A SCHOOL for girls has once again been blown up by militants in Darra Adamkhel which, along with other places in the tribal belt and the NWFP, has witnessed similar attacks over the past couple of years. Threats are routine, and have resulted in schools being closed, parents not sending their daughters or students conforming to militant demands by donning burqas. This is a worrisome trend and one shudders to think of the consequences of such violence as it spreads to other parts of the country. Already the adult female literacy rate in Pakistan is a mere 35 per cent, about half the male literacy rate. Girls’ enrolment in primary and secondary school is also far less than it is for boys, while the primary dropout rate among them is higher. This implies an inferior social status for them. With this level of general apathy towards girls’ education, it is not surprising that when militants threaten to blow up their schools or actually do so, there is very little protest and the state is not concerned about providing security. Admittedly, the NWFP and its environs are among the most conservative parts of the country. But it is sad that even the more liberal political forces in the area do not realise the importance of education for women, and refrain from moving against those who deliberately put hurdles in their path.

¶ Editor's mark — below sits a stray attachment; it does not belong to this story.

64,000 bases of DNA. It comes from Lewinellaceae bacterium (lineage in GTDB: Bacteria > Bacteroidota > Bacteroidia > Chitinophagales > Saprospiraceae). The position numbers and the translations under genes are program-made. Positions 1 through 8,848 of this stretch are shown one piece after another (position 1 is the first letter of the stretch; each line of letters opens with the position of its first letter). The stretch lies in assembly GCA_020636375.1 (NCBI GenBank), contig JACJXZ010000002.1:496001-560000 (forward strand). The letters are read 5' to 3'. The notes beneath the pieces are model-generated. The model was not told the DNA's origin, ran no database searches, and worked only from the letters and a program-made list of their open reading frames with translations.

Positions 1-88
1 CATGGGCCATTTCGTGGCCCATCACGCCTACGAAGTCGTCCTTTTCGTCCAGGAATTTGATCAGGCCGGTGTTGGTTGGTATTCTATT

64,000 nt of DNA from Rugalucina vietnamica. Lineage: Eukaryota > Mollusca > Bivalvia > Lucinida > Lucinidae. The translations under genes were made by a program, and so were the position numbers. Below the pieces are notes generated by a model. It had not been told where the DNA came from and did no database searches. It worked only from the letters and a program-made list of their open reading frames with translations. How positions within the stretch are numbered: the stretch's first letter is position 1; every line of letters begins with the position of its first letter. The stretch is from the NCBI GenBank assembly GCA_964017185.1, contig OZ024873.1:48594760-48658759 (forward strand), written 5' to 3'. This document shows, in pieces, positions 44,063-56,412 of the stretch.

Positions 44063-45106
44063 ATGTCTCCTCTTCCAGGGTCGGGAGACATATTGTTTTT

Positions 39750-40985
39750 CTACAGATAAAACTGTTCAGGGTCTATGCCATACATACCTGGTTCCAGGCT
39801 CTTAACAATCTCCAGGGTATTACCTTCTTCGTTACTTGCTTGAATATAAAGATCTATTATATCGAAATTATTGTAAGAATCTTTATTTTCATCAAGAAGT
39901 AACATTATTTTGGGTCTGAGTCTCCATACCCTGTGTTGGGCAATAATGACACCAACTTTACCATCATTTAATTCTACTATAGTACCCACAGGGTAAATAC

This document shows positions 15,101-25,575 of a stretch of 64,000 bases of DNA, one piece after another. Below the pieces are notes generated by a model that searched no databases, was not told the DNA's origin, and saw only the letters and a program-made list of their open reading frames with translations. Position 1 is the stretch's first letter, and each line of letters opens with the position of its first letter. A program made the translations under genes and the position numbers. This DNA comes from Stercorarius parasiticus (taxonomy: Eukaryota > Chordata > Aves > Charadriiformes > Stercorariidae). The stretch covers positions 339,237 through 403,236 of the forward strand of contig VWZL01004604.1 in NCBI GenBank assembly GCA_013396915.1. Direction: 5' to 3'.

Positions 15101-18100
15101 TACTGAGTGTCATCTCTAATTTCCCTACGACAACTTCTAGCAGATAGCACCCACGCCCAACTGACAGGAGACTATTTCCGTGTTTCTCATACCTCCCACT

The truth is that while militancy is destroying whatever little progress women and girls may have made over the years, be it in education, politics or in some other field, tribal beliefs and general conservatism have proved almost as much of a setback. Perhaps it is a positive sign that this time the government in the Frontier, which has strong links to the tribal areas, is a secular one unlike its predecessor. One hopes that it will be progressive in other ways too. It has a moral and legal responsibility to ensure that girls and women are not restricted. For this, the provision of a decent education at all costs is a necessary first step.